Thursday, February 24, 2011
I SPIT ON YOUR GRAVE 1978: TRULY DISTURBING
When I SPIT ON YOUR GRAVE was initially released it was one of the most talked about films of its time. First you had Ebert & Siskel on their weekly show discuss how terrible and disgusting the movie was. Then, once released in England on video, the film became notorious for being one of the original “video nasties” there (if you haven’t heard of them google them. They make for an interesting mix of films). So was there a reason for controversy? Was the movie truly that disturbing? Having just watched the blu-ray release of the film I can only say yes, a feeling I had when watching it for the first time years ago.
I SPIT ON YOUR GRAVE (originally released as DAY OF THE WOMAN) was one of those films that you heard so much about that you had to find it and watch it. Controversial movies have always had that effect on the viewing public. It doesn’t matter if the movie is good or bad, you find yourself drawn to it because of the word of mouth surrounding it. What surprised me this time around was that after over 30 years since its first release (1978-80 depending on where you look), the film still has that punch in the gut effect that it had the first time around.
The story revolves around a young woman, Jennifer Hill (Camille Keaton) who leaves New York City for a month in the country to relax and write her first novel. She stops to get gas at the local station and meets the station owner, Johnny, and his group of friends. It’s a casual meeting with no names exchanged and little happens. Later on she meets Matthew, a dim witted young man who delivers groceries, not knowing that he’s friends with Johnny and his group.
When Johnny and his friends get together, they begin talking about how attractive Jennifer was. After talking long enough, they decided that they want her and will indeed take her. The next day while she’s in her boat on the lake, they grab the rope on hers and speed off with her in tow. Once they land, the group savagely takes turns raping her with the exception of Matthew.
Jennifer leaves them behind, bruised, scraped and bleeding. As she makes her way through the woods, they find her again and brutalize her once more. They leave her behind here and she makes her way home only to find the group waiting for her. Matthew now among them, they convince him to follow their lead and he rapes her as well. Rarely has the violent act of rape been so convincingly played. This is brutal and animalistic. There is no chance that someone would find this erotic, unless they find something nice in rape. And it’s these scenes that are the most brutal and disturbing of all.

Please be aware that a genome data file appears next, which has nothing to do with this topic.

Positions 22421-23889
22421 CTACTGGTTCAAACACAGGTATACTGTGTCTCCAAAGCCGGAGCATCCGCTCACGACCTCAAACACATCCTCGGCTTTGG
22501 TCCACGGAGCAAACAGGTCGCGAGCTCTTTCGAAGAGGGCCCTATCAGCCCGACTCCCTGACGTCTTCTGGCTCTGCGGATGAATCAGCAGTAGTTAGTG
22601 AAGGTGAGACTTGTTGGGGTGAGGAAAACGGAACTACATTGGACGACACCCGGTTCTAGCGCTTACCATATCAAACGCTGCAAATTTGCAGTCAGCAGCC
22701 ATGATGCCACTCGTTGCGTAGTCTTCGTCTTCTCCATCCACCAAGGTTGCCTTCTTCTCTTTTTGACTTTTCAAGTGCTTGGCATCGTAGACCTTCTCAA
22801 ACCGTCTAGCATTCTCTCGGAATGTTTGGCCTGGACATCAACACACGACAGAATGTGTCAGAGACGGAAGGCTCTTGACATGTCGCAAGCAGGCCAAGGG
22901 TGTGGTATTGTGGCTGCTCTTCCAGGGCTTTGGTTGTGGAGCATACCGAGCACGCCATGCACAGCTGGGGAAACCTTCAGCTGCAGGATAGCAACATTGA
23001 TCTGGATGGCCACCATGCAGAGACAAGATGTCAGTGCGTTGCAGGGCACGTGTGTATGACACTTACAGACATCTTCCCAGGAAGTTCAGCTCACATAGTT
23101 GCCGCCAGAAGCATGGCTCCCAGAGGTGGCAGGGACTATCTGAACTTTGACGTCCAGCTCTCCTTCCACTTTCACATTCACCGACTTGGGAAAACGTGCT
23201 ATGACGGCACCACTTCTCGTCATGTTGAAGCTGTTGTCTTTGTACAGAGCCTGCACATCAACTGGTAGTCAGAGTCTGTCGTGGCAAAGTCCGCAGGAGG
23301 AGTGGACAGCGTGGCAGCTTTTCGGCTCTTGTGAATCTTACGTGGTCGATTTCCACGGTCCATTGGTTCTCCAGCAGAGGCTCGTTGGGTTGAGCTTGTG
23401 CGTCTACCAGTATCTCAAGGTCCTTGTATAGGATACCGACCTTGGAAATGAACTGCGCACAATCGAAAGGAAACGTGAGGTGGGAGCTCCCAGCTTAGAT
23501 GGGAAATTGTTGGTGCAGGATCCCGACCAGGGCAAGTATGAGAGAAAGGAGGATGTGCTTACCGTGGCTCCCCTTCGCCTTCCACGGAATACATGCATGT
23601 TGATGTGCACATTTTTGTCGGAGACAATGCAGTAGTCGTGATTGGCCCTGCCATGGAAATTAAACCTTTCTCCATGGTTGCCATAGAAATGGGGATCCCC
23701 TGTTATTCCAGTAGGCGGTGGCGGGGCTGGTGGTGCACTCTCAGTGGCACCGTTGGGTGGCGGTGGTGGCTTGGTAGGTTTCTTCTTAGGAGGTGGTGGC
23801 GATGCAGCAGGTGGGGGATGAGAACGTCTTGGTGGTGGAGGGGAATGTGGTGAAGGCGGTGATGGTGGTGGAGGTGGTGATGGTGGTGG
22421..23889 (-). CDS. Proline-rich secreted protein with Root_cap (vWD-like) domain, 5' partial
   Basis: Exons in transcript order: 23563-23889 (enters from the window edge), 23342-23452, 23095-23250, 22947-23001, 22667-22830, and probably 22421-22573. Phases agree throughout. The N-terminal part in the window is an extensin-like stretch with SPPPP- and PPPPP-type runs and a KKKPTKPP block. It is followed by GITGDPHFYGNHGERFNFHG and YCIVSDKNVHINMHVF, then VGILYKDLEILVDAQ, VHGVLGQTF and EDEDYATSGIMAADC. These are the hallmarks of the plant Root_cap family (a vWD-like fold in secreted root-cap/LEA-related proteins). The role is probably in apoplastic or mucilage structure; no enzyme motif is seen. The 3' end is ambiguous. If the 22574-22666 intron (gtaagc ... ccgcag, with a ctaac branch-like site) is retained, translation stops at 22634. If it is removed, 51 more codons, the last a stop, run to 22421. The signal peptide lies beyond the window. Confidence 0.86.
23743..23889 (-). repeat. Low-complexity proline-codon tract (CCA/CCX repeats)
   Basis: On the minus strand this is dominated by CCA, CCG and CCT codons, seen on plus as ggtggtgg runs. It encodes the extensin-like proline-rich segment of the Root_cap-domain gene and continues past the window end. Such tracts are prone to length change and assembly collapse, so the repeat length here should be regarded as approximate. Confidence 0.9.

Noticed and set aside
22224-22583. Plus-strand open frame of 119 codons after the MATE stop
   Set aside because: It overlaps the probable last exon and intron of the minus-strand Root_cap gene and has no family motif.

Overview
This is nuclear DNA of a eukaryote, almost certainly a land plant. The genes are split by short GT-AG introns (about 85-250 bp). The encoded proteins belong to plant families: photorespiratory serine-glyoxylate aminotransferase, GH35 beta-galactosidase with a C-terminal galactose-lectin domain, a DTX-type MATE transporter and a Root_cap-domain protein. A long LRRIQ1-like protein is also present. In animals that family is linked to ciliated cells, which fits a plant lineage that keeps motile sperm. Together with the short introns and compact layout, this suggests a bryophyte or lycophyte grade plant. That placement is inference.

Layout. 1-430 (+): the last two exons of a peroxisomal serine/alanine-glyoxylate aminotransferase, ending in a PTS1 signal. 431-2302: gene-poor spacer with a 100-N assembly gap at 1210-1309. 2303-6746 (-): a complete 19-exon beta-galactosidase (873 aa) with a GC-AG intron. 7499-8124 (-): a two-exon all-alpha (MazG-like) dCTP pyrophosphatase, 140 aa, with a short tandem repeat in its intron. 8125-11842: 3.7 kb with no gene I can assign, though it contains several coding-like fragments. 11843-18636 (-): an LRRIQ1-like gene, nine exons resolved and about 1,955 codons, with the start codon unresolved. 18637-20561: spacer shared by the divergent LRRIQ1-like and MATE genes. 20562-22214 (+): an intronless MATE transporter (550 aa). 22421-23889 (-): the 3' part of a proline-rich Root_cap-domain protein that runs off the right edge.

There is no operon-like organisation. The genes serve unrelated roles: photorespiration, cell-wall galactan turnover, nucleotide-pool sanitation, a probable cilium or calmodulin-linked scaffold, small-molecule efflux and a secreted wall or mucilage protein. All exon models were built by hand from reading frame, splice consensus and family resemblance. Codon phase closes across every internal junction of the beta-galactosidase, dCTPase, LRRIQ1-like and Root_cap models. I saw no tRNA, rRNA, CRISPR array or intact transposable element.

Matthew is sent in to kill Jennifer but can’t bring himself to do so. Surviving the ordeal, Jennifer is now a changed woman. No long content to sit back and be taken advantage of, she plots her revenge on each of the group. Matthew is the first, seduced by the lake and then left hanging from a tree.
While it’s weird to say this, Johnny gets the most deserving act of revenge and one that will stick with you long after watching the film. ***SPOILER ALERT*** Jennifer seduces Johnny back to her place and while sharing a bath with him, reaches out, takes a butcher knife and cuts off his…well think of John Bobbit and you’ll know what she does. With little or no special effects save for a well placed sound effect, this scene will make you cringe just like the rape sequence. Jennifer does indeed finish her revenge and the movie ends.
As with films like HOSTEL I tend to find no pleasure in watching what is commonly known these days as torture porn. Anyone easily disturbed will find this movie incredibly hard to watch. Yes, the victim in the movie does have her revenge, but the fact that we’re watching this forcible rape time and time again doesn’t offer entertainment at all but leaves one feeling the need for a shower.
Is it worth watching at least once? Perhaps. If you can stomach the scenes described above then sure, especially if you want to see it as a piece of film history. Amazingly the film, while made on a low budget, does offer some decent photography and is well acted for being made with unknowns. The transfer makes this movie the best looking version that’s ever been released.
As I said, I’m not a fan of the genre. But as I watched I found that while disturbing it offered a better story than I first remembered. For a low budget film it was quite well made, written and directed. But it still leaves you with that unwashed feeling.
I know many people think that movies have to push the envelope now and then, to go further than they did before. That may be true at times. Then again sometimes pushing the envelope doesn’t add anything to our way of life. And to call it art to me just denigrates art. You can probably tell I’m betwixt and between on this movie. Its one that you have to witness and make your own mind up about.